All I can say is it's lucky we're homeschooling. Music is taking up a lot of time, especially as Erin's piano abilities have begun to catch up to her violin abilities. We now spend over 2 hours a day practising the two instruments, and that doesn't include the time and energy devoted to lessons (and piano is now requiring an all-day out-of-town excursion), theory classes, group classes and orchestra rehearsals.
After a couple of weeks of really conflict-ridden practising, we seem to be back in the swing of things. Although Erin goes through regular spurts when she is extremely difficult to work with during practising, she's always adamant that she doesn't want to quit studying either instrument. So we keep trying to find ways to work together productively, even when it the task seems insurmountable. Recently we've been dealing with the loss of structure of weekly lessons, as Erin's grandma-violin-teacher is abroad for several weeks. We've started a regular practising challenge. She's trying for 64 days in a row. My own students were all asked to choose a goal, either 16, 36, 64 or 100 days in a row, and Erin has joined in with a 64-day challenge. She's already 40 days into a piano-100-day-self-challenge, so adding violin isn't such a big deal.
So here we are again, out the other side of the recent dark tunnel and we both feel happy about how things are going. We've done the "spade work" on the Bach Double 2nd violin part and are gradually putting the 1st and 2nd violin parts together. Almost half the piece is fitting together securely now. Our practising routine now includes some three-octave scales and arpeggios, a shifting exercise or two, some brief vibrato-development exercises, work on the Bach Double as a duet, polishing work on at least one other Book 4 piece, work on the two "new" pieces at the start of Book 5, playing through a review piece from each of the earlier books and a couple of fiddle tunes (Tam Lynn's Reel is a current favourite), and a few minutes spent on orchestra music. No wonder it seems to take a while!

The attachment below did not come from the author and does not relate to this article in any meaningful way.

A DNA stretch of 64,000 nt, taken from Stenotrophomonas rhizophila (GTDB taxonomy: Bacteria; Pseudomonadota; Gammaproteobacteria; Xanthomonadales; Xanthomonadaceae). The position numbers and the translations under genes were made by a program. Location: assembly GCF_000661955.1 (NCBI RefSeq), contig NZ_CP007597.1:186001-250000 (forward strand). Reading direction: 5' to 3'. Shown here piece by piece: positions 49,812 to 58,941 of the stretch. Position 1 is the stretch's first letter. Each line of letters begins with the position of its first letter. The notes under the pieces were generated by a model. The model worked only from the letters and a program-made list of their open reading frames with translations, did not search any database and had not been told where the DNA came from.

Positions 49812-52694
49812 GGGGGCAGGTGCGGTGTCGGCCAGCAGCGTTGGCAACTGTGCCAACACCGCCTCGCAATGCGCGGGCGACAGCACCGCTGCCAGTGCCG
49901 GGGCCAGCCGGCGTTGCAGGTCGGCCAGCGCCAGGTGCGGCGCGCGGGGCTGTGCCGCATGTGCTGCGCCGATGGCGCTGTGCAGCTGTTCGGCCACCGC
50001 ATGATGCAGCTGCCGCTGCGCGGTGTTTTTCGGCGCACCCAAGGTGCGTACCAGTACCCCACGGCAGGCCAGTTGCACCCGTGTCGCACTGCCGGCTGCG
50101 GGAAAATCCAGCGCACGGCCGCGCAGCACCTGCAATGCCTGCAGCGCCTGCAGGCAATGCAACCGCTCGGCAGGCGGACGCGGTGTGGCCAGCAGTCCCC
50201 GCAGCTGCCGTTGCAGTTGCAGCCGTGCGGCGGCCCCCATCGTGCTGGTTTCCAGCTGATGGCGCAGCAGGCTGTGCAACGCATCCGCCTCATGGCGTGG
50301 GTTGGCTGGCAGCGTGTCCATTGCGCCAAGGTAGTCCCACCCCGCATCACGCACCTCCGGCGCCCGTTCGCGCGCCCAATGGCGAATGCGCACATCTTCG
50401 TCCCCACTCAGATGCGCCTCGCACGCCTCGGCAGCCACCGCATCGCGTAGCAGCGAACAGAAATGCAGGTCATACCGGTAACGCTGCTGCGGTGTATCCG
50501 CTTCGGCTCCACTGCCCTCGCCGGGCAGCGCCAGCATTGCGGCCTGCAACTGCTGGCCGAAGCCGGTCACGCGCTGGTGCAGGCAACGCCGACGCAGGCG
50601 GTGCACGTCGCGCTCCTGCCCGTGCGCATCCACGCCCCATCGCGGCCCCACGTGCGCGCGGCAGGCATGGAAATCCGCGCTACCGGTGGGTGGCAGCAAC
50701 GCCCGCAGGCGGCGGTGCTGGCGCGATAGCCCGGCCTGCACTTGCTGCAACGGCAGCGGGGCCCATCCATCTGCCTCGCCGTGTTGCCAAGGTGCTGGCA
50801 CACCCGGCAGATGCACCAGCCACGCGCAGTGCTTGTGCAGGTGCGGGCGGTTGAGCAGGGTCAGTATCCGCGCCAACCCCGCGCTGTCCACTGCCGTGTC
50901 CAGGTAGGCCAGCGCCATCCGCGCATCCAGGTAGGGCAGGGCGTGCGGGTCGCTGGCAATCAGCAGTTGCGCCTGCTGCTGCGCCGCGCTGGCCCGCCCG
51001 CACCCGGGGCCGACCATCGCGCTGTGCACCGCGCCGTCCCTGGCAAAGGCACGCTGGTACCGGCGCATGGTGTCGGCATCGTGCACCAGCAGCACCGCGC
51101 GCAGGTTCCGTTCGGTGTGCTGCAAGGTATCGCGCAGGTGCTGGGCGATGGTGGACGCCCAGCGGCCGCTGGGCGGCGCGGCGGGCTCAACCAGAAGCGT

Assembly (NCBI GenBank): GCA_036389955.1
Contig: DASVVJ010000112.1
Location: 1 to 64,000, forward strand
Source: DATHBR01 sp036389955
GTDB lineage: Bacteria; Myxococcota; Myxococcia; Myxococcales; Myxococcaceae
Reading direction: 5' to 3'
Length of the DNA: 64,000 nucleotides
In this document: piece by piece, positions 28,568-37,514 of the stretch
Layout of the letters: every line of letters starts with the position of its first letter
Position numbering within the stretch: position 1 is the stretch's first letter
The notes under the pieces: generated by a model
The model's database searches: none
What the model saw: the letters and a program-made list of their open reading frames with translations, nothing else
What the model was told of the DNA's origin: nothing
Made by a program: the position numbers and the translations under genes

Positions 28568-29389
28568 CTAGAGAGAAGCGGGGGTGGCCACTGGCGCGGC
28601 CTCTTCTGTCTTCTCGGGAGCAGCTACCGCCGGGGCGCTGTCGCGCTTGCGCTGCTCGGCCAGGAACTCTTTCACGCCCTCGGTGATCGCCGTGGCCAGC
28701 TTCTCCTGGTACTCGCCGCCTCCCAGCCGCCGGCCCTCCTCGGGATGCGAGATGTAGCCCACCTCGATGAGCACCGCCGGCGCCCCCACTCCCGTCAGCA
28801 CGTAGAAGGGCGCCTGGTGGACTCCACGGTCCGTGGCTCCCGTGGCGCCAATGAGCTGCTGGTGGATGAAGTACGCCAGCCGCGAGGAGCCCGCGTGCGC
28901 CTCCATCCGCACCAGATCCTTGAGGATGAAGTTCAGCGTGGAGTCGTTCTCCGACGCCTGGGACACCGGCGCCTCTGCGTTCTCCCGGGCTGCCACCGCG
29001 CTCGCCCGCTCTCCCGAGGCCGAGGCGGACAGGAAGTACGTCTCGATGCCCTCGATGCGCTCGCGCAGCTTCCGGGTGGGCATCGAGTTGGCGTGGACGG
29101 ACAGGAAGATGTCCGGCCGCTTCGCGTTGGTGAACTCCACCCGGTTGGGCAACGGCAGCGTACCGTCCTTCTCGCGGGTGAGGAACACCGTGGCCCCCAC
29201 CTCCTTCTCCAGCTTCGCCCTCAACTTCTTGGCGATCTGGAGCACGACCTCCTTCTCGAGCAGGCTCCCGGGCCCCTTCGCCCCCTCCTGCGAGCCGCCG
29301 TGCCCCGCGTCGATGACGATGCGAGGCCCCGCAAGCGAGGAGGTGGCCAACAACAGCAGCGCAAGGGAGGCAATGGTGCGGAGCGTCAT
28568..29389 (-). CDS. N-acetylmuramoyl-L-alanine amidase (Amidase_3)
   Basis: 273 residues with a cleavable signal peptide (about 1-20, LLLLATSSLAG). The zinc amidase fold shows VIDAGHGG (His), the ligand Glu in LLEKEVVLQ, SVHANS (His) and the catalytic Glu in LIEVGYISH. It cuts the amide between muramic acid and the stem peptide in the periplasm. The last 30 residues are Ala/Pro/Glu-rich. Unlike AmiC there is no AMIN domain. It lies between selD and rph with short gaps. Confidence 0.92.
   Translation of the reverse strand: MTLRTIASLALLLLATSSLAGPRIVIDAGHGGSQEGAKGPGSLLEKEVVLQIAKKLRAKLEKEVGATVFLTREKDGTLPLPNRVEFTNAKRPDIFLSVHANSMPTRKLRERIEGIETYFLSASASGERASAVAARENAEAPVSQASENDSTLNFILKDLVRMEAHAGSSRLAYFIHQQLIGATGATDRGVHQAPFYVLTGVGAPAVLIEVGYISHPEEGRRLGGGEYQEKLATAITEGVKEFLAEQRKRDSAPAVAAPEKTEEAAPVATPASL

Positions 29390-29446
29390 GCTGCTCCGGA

We're toying with the idea of a summer Suzuki institute, but not certain. Because Erin's everyday life revolves around music, musical friends and musical events, rather than school, institutes aren't quite as much the unique immersion experience that they are for some children. I'm anticipating that Noah, her younger brother, won't be emotionally ready to be enrolled as a student this summer, and I'm not exactly relishing the thought of single-parenting my way through an intense institute week, with the needs of two younger siblings being to some extent set aside. We may opt again for last summer's solution: piano enrollment at our local (traditional) music summer school, with orchestral participation on violin as an extra hour. That way Noah and Sophie can spend a certain amount of time at home with their dad, playing and having their needs met more adequately.
One of the things that delights me about Erin's unique situation as a young, fairly advanced violinist in a small rural program is her lack of any condecension or competitiveness concerning other students. Perhaps it's partly her nature, partly the fact that she's not in an age-stratified environment at school, and partly the collection of musical friends she's blessed with, but she is not becoming a musical snob as she becomes more and more capable. She loves participating in group classes with the Book 1 kids, loves playing in community orchestra and giggling over missed entries with the grownups, loves "taking notes" for her little brother during his Twinkle practising.